iTunes Plus: an upgrade odyssey

A guest column contributed by Samuel A. Maffei.When I first heard the Macworld Expo 2009 announcement that Apple was going to fully DRM-free music on the iTunes Store, I was excited.
Written by Jason D. O'Grady, Contributor
iTunes Plus: an upgrade odyssey
A guest column contributed by Samuel A. Maffei.

When I first heard the Macworld Expo 2009 announcement that Apple was going to fully DRM-free music on the iTunes Store, I was excited. I jumped at the chance to free my music from the shackles of oppressive copy protection.

The extra charge per song or album was a bit of a let down, but being a bleeding edge Machead the surcharge wasn't much of a shock and I just accepted it. However, the bad experience with iTunes Plus that followed was something I would never have expected.

The problems with the iTunes Plus upgrade process were many and varied so I broke them down into categories.

All or nothing The iTunes Plus Upgrade process doesn't allow the user to pick which tracks or albums they wish to upgrade. This really isn't a problem for me because I want to liberate all of my content.  But, say for instance, one night, a year ago in a drunken haze, I purchased a Tiffany song. I woke up the next morning and realized this atrocity through my hangover and deleted the song before anybody found out about it. Now, a year later, I perform my bulk iTunes Plus Upgrade. Gasp! Tiffany reappears in all of her 256 kbps sappiness.  That's right. The bulk upgrade process forces you to buy even songs you may have discarded. It's all of your purchase history or nothing.

Duplicate dilemma After performing an upgrade, I noticed a lot of songs in my collection were duplicated (both 128 bit and 256 bit versions coexisting). Yes, iTunes does provide a "Show Duplicates" menu item to help you find clones but it doesn't catch all of them. For example, some of the names of tracks have changed due to missing punctuation or different spellings causing "Show Duplicates" to fail.  The only way I could resolve this problem was by printing out my iTunes Plus Upgrade purchase history and checking each song via band name. It only took a hour and a half of my life and I think I may have did it correctly, maybe. I believe this error cropped up because Apple is using newer entries from the CDDB (Gracenote) then when the 128 bit versions were encoded and sold.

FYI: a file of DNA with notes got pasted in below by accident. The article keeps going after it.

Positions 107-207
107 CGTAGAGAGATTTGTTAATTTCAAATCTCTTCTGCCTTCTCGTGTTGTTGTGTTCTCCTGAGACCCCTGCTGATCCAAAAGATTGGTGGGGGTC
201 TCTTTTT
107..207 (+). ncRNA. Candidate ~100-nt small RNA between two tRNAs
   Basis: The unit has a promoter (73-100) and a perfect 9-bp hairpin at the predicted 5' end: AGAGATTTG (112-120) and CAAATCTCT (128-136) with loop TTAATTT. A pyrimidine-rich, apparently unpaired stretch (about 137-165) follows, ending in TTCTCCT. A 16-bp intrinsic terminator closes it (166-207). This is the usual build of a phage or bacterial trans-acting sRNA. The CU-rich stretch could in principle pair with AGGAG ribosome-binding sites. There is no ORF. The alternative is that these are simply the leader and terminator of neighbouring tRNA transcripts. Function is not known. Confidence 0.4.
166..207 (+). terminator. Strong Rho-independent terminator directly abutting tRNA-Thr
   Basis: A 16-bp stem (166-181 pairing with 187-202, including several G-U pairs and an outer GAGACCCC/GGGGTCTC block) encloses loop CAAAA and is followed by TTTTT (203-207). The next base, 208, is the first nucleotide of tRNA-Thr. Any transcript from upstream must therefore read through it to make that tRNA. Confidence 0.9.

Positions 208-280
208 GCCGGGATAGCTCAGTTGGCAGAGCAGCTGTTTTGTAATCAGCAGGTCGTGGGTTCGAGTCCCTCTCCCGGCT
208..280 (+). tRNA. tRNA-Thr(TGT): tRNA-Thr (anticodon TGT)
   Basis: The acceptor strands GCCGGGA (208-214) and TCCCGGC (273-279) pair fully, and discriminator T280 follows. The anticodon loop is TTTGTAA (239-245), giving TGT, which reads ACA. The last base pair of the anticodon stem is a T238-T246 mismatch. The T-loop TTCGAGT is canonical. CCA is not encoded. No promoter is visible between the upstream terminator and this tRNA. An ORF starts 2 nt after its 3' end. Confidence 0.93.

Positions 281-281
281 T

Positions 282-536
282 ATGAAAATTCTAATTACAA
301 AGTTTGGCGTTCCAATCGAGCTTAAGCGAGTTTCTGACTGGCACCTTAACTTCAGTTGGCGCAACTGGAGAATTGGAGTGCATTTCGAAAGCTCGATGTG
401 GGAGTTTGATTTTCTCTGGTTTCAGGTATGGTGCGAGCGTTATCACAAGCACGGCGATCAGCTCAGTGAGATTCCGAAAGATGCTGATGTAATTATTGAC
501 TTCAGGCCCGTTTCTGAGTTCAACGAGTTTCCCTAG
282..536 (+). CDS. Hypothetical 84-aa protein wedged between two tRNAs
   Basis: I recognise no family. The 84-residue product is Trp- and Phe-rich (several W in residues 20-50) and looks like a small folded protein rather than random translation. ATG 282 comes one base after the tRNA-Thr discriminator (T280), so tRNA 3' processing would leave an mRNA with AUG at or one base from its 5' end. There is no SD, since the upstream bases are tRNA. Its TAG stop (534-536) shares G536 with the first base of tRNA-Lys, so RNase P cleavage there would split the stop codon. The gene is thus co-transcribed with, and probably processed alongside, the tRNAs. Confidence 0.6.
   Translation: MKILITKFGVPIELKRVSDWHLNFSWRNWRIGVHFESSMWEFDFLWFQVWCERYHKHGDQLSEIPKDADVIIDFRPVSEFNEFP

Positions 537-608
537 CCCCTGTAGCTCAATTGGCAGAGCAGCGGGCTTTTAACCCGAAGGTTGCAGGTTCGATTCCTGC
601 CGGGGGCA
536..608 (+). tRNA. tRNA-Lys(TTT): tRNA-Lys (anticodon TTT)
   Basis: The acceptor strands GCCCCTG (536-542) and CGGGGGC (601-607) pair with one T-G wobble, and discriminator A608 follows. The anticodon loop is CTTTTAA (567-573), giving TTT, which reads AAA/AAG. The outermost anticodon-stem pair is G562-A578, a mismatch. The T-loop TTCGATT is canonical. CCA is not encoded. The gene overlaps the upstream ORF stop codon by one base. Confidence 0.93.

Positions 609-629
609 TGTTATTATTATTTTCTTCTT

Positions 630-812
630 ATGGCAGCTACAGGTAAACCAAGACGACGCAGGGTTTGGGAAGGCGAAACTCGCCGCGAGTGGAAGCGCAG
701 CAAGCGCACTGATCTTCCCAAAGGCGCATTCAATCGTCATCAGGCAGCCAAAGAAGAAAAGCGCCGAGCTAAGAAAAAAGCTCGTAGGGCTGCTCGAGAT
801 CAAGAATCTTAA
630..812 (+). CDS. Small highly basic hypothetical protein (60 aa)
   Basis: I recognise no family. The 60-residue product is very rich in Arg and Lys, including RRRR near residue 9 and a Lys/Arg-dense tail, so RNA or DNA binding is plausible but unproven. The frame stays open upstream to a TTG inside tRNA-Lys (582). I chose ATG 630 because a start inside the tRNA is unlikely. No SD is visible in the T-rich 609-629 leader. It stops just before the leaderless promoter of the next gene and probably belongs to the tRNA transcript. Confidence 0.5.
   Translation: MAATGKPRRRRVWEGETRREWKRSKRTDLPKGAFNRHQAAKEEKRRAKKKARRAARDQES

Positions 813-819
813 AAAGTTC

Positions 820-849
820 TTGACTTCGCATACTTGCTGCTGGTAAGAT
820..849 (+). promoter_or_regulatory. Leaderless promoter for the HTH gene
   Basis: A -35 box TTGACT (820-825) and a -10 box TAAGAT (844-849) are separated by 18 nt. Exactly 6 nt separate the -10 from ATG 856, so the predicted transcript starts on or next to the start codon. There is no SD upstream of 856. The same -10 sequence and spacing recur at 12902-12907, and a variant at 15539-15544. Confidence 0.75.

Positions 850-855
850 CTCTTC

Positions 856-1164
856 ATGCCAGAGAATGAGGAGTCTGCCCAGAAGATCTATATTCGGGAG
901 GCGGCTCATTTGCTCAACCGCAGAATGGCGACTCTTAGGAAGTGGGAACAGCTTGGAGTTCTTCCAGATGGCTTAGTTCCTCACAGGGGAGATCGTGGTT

Apple thinks I've been naughty This was my favorite flub. The bulk process upgraded an album of mine from explicit lyrics to clean. Thank you, Apple. I know you are only looking out for my best interests, but I like the dirty words peppered throughout by glam metal music. I contacted iTunes support about this and all they could do was issue me a refund which I still haven't received. I purchased the explicit lyrics version of the album on eBay the next day for $5.00 and ripped it at 256 kbps. Bummer.

Upgrade? What upgrade? Quite a few of my purchased albums and tracks are now available in iTunes Plus format but don't show up as part of an upgrade. Once again, I contacted iTunes support. I provided examples of 8 albums that should appear in an upgrade but don't.  The support folks said that they have fixed the problem. I should re-login to iTunes and the upgrade option will appear. No dice. Nothing shows up as needing an upgrade. I was instructed on two occasions by iTunes Store support to attempt this procedure with the same results. It makes me wonder if they can actually fix these type of problems at all.

Customer disservice The support I received for the iTunes Plus upgrade process has been nothing short of abysmal.  I really hate to say it, being a loyal Apple customer for 20 years, but it's the truth. I've had three incidents in the first week alone (a new personal record). Furthermore, iTunes support would rather issue refunds than fix problems. Or when they actually endeavor to fix something, it's not properly addressed and the customer is left wondering what to do next. In fact, I don't even think they are reading their e-mails thoroughly. I had one incident where the customer service representative didn't even recognize that the affected order number was in the titles of the e-mail chain. If this is just a taste of what is to come in a post Jobs era, I fear for the future of Apple.

If you want to dig deeper, read the Apple Support forums and see more problems than just the ones I've described here.  I can only speak from my own personal experience.  And, I can provide one suggestion. Wait until at least April to upgrade your iTunes library. By then, the store transition should be complete and hopefully most of the kinks will be worked out. Hopefully.

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